Complications from heart surgery for congenital defects can be severe. They include shock, congestive heart failure, lack of oxygen or too much carbon dioxide in the blood, irregular heartbeat, stroke, infection, kidney damage, lung blood clot, low blood pressure, hemorrhage, cardiac arrest, and death.

Key Terms

A congenital defect in which the blood pumped through the body has too little oxygen. In tricuspid atresia, the baby lacks a triscupid valve. In pulmonary atresia, a pulmonary valve is missing.
Coarctation of the aorta
A congenital defect in which severe narrowing or constriction of the aorta obstructs the flow of blood.
Congenital heart defects
Congenital means conditions which are present at birth. Congenital heart disease includes a variety of defects that babies are born with.
Patent ductus arteriosus
A congenital defect in which the temporary blood vessel connecting the left pulmonary artery to the aorta in the fetus doesn't close in the newborn.
Septal defects
These are holes in the septum, the muscle wall separating the right and left sides of the heart. Atrial septal defects are openings between the two upper heart chambers and ventricular septal defects are openings between the two lower heart chambers.

A narrowing of the heart's valves. This congenital defect can occur in the pulmonary (lung) or aortic (the main heart artery) valve.
Tetralogy of Fallot
A cyanotic defect in which the blood pumped through the body has too little oxygen. Tetralogy of Fallot includes four defects: a large hole between the ventricles, narrowing at or beneath the pulmonary valve, an overly muscular right ventricle, and an aorta over the large hole.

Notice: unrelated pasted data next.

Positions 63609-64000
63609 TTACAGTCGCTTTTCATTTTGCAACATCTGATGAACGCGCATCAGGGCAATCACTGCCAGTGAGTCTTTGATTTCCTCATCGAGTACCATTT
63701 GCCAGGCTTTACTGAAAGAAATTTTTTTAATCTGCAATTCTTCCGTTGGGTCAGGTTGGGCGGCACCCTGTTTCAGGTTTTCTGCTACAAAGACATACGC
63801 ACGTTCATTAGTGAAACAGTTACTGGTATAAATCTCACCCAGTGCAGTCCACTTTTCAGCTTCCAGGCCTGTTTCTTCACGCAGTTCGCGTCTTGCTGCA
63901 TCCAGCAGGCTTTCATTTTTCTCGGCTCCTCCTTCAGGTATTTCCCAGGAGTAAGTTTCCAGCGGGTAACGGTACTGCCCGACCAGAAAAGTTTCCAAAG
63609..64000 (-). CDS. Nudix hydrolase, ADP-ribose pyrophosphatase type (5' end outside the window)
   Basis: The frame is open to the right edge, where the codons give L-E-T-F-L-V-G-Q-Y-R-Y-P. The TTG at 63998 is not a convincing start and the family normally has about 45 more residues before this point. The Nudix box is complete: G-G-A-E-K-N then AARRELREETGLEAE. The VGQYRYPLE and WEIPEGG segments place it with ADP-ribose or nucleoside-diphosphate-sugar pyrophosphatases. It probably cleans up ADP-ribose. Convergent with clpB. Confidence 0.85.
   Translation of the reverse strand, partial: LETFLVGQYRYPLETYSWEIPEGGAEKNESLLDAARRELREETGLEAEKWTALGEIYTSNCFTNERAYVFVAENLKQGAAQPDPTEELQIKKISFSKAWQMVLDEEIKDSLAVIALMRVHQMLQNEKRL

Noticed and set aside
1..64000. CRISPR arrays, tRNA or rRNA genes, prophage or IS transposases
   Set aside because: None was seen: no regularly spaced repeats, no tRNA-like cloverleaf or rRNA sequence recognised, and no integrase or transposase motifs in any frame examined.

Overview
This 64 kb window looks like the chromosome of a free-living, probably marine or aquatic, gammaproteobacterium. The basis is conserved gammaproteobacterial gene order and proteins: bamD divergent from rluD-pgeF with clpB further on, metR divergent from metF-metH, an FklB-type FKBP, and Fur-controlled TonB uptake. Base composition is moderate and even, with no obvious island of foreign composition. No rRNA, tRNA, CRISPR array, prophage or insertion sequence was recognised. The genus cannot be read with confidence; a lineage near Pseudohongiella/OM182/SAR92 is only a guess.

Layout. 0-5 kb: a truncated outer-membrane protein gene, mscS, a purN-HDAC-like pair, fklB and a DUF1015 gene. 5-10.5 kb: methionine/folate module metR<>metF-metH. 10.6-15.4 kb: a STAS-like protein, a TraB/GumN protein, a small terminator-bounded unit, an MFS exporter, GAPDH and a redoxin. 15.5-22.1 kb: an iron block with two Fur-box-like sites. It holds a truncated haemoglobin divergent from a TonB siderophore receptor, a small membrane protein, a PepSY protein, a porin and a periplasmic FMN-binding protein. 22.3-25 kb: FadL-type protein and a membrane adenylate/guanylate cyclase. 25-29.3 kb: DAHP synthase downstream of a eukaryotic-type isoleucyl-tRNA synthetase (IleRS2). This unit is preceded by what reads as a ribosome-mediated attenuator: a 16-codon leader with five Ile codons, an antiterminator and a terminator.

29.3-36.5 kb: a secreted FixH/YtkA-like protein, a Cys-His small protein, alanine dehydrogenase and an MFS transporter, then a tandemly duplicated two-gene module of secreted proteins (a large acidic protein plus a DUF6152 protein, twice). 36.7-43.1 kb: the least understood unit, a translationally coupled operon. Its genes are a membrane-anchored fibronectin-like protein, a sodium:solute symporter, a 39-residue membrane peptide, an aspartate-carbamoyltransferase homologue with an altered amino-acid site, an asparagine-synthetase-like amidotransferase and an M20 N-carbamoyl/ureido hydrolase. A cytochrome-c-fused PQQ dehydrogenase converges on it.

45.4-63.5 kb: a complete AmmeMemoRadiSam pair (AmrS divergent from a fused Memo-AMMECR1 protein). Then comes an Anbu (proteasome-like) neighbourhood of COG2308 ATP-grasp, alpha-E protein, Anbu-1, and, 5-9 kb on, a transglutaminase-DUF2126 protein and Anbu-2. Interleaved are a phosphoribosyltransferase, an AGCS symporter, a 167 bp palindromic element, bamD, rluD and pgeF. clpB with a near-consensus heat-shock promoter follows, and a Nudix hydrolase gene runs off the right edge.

Transposition of the great arteries
A cyanotic defect in which the blood pumped through the body has too little oxygen. The pulmonary artery and the aorta are reversed.

Further Reading

For Your Information


  • "Congenital Heart Disease." In Current Medical Diagnosis & Treatment, 36th ed., edited by Lawrence Tierney, et al. Stamford, CT: Appleton & Lange, 1997.
  • DeBakey, Michael E. and Antonio M. Gotto, Jr. "Congenital Abnormalities of the Heart." In The New Living Heart. Holbrook, MA: Adams Media Corporation, 1997.
  • Park, Myung K. Pediatric Cardiology for Practitioners, 3rd ed. St. Louis, MO: Mosby, 1996.
  • Texas Heart Institute. "Congenital Heart Disease." In Texas Heart Institute Heart Owners Handbook. New York: John Wiley & Sons, 1996.


  • Hicks, George L. "Cardiac Surgery." Journal of the American College of Surgeons 186, no. 2(February 1998): 129-132.
  • Rao, P. S. "Interventional Pediatric Cardiology: State of the Art and Future Directions." Pediatric Cardiology 19 (1998): 107-124.


  • American Heart Association. National Center. 7272 Greenville Avenue, Dallas, TX 75231-4596. (214) 373-6300.
  • Congenital Heart Anomalies Support, Education & Resources, Inc. 2112 North Wilkins Road, Swanton, OH 43558. (419) 825-5575.
  • Congenital Heart Disease Information and Resources. 1561 Clark Drive, Yardley, PA 19067.
  • Texas Heart Institute Heart Information Service. P.O. Box 20345, Houston, TX 77225-0345. 1-800-292-2221.

Gale Encyclopedia of Medicine. Gale Research, 1999.